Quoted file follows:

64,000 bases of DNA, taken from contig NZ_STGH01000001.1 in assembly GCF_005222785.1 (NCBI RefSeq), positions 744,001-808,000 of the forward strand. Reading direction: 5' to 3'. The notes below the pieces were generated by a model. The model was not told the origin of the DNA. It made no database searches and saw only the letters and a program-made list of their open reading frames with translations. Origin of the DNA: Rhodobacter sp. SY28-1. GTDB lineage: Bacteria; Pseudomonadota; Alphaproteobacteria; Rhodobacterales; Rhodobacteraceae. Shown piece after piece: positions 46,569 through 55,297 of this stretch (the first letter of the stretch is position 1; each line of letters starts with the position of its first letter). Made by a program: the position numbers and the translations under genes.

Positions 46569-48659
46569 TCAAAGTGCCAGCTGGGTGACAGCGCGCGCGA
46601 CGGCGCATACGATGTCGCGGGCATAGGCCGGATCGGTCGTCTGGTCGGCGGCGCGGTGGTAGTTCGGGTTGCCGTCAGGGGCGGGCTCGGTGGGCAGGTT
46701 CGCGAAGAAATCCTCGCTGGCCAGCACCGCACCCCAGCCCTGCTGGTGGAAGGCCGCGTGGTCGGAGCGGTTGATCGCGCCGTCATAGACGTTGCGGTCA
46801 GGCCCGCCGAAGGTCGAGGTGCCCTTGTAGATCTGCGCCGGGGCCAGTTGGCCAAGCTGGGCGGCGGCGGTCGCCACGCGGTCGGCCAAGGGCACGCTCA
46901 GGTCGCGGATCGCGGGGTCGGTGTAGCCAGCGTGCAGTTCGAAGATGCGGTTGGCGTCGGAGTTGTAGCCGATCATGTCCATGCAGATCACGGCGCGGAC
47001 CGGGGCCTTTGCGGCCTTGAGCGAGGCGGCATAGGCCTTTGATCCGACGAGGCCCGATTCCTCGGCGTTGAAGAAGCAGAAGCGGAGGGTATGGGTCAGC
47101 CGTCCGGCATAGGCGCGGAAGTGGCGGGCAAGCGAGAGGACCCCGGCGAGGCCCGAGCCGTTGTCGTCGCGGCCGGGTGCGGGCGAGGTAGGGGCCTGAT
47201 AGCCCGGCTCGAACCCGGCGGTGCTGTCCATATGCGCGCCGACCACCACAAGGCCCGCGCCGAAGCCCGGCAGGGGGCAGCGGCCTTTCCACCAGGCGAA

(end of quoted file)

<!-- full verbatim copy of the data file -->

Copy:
64,000 bases of DNA, taken from contig NZ_STGH01000001.1 in assembly GCF_005222785.1 (NCBI RefSeq), positions 744,001-808,000 of the forward strand. Reading direction: 5' to 3'. The notes below the pieces were generated by a model. The model was not told the origin of the DNA. It made no database searches and saw only the letters and a program-made list of their open reading frames with translations. Origin of the DNA: Rhodobacter sp. SY28-1. GTDB lineage: Bacteria; Pseudomonadota; Alphaproteobacteria; Rhodobacterales; Rhodobacteraceae. Shown piece after piece: positions 46,569 through 55,297 of this stretch (the first letter of the stretch is position 1; each line of letters starts with the position of its first letter). Made by a program: the position numbers and the translations under genes.

Positions 46569-48659
46569 TCAAAGTGCCAGCTGGGTGACAGCGCGCGCGA
46601 CGGCGCATACGATGTCGCGGGCATAGGCCGGATCGGTCGTCTGGTCGGCGGCGCGGTGGTAGTTCGGGTTGCCGTCAGGGGCGGGCTCGGTGGGCAGGTT
46701 CGCGAAGAAATCCTCGCTGGCCAGCACCGCACCCCAGCCCTGCTGGTGGAAGGCCGCGTGGTCGGAGCGGTTGATCGCGCCGTCATAGACGTTGCGGTCA
46801 GGCCCGCCGAAGGTCGAGGTGCCCTTGTAGATCTGCGCCGGGGCCAGTTGGCCAAGCTGGGCGGCGGCGGTCGCCACGCGGTCGGCCAAGGGCACGCTCA
46901 GGTCGCGGATCGCGGGGTCGGTGTAGCCAGCGTGCAGTTCGAAGATGCGGTTGGCGTCGGAGTTGTAGCCGATCATGTCCATGCAGATCACGGCGCGGAC
47001 CGGGGCCTTTGCGGCCTTGAGCGAGGCGGCATAGGCCTTTGATCCGACGAGGCCCGATTCCTCGGCGTTGAAGAAGCAGAAGCGGAGGGTATGGGTCAGC
47101 CGTCCGGCATAGGCGCGGAAGTGGCGGGCAAGCGAGAGGACCCCGGCGAGGCCCGAGCCGTTGTCGTCGCGGCCGGGTGCGGGCGAGGTAGGGGCCTGAT
47201 AGCCCGGCTCGAACCCGGCGGTGCTGTCCATATGCGCGCCGACCACCACAAGGCCCGCGCCGAAGCCCGGCAGGGGGCAGCGGCCTTTCCACCAGGCGAA